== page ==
LYNWOOD, Calif. -- Two sheriff's deputies fired their weapons at
least 25 times and a man -- reportedly wielding a gun -- was
killed Saturday in Lynwood outside Los Angeles.
The shooting occurred about 11 a.m. in the area of Long Beach
Boulevard and Magnolia Avenue, Deputy Sara Rodriguez of the L.A.
County Sheriff's Information Bureau told CBS Los Angeles.
The man was pronounced dead at the scene.
At a press conference on Sunday, officials said the suspect's
name is Nicholas Robertson, a 28-year-old from Compton.
Relatives told CBS Los Angeles he is a father of three.
Officials said at the press conference would only say Robertson
had "prior contact with the judicial system," but declined to
The incident was on the motel-lined commercial street, about
seven blocks south of the 105 Freeway.
Authorities said deputies were dispatched to the area following
reports of a "man with a gun" and "shots fired" call. Robertson
is accused of shooting his gun into the air and acting
A graphic cellphone video of the incident appears to show two
officers firing as many as 33 times at the suspect, reports CBS
News' Chris Martinez.
Early in their confrontation, Robertson falls to the ground and
after a short interval he is seen crawling on his stomach as he
is repeatedly struck by additional gunfire from police.
The suspect was described by various callers as a black male
wearing a checkered shirt.
Deputies approached the suspect in front of a busy Arco station.
They said the suspect refused multiple orders to drop his gun.
Authorities also said the suspect pointed his weapon -- a loaded
.45 -- at deputies.
At their Sunday afternoon press conference, Los Angeles
officials say video shows the suspect had his gun on him during
the entirety of the incident.
Community activist Earl Ofari Hutchinson and other civil rights
activists on Saturday accused police of using excessive force.
They also asked for a fast-track investigation into the shooting
by L.A. County District Attorney Jackie Lacey.
"The shooting of Robertson comes on the heels of the Chicago
Police videotaped release of the shooting of Jacquan McDonald
and is eerily similar," Hutchison said, "You have a suspect
that's on the ground and subdued yet officers still keep pumping
bullets into him. This is both reckless and excessive use of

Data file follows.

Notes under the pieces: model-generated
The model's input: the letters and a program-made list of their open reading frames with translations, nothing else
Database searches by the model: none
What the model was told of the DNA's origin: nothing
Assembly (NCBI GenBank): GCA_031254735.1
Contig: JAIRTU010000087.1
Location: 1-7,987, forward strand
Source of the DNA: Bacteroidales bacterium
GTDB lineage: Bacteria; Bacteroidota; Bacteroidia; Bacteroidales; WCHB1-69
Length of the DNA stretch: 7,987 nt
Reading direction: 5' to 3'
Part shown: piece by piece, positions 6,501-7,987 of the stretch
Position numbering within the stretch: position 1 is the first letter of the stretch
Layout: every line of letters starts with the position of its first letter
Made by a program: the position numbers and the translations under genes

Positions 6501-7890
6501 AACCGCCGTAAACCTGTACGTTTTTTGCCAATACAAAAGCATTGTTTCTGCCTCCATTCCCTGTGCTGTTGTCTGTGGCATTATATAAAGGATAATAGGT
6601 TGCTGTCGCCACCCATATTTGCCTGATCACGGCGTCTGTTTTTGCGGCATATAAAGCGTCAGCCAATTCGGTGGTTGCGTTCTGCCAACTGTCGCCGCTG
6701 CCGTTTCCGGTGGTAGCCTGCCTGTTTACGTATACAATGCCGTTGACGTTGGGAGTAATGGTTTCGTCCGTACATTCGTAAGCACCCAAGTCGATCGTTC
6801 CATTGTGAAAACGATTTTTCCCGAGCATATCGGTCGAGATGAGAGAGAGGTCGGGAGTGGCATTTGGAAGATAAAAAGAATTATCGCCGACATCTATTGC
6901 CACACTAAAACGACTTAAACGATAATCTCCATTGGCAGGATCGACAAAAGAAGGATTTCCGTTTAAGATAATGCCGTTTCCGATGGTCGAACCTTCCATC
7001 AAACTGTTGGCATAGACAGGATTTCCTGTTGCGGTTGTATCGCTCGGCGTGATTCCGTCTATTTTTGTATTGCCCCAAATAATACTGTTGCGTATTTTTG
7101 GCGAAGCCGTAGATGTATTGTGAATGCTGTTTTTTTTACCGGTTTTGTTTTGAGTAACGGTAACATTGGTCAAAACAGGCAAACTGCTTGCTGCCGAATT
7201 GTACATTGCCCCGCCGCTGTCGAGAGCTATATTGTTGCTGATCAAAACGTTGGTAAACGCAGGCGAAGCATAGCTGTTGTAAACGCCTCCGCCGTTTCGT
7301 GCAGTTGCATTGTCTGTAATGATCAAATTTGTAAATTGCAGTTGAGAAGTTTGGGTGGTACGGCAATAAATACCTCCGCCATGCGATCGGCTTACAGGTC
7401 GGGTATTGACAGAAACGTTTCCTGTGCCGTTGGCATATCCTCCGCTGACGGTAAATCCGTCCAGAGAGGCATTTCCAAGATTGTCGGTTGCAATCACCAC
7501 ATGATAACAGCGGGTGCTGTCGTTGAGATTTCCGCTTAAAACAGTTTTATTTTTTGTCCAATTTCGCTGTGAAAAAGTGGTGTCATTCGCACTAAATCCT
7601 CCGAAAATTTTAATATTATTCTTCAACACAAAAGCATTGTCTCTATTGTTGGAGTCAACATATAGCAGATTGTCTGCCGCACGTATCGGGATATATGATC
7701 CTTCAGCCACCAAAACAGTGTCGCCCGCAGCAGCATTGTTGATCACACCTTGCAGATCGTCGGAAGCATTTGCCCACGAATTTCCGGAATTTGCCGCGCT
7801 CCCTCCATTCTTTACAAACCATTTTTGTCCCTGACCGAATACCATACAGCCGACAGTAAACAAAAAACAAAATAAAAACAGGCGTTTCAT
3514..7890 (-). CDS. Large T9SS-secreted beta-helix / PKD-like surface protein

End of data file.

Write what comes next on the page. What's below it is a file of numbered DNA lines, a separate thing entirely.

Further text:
force. And given tension in the community over these types of
shootings it makes it even more urgent that Lacey conduct a
full, fast and impartial investigation and quickly release her
CBS Los Angeles spoke to Robertson's friends and family at the
"They shot him in his shoulder, and he was crawling to this gas
station," said Pamela Brown, Robertson's mother-in-law.
She doesn't believe Robertson had a gun and she doesn't
understand why deputies fired so many rounds.
"He left three kids behind," she said, "Two daughters and a son.
What? They could have Tased him, or anything."
Robertson's wife declined to speak with the Associated Press,
providing only a photo of their children. Earlier, she told the
Los Angeles Times that her husband was a stay-at-home father who
didn't engage in crime.
"Anytime you see him, you see him with the kids," Nekesha
Robertson said. "He'd take them to and from school. Help them
with homework. He's a daddy -- that's his job. He didn't do
Nekesha Robertson said her mother-in-law had called her shortly
before the shooting to say her husband was under the influence
of alcohol. She said she was on her way to get him and had
stopped at the same gas station to buy milk before the shooting
Other relatives said the shooting was unjustified and that
Robertson may not have heard the deputies' call to drop the gun.
"This man never turned at you and looked at you or pointed the
gun at you. Nothing," said Nekesha Robertson's cousin, Monica
Reddix. "What they did yesterday was ... point-blank murder."
Several people gathered at the scene calling the shooting
unjustified and accusing the deputies of excessive force.
In a statement. LA County Sheriff Jim McDonnell said, "I want to
assure the public that the Sheriff's Department takes deputy-
involved shootings very seriously and this investigation will be
handled with the utmost professionalism and integrity. In this
modern age of cellphone video and instant analysis on the
internet I would ask that we keep in mind that a thorough and
comprehensive investigation is detailed and time intensive. Our
number one priority is public safety."
Meanwhile, Brown said even though it won't bring her son-in-law
back, she wants answers.
"I'm not mad at them," she said, "but you should have handled
this in a different way."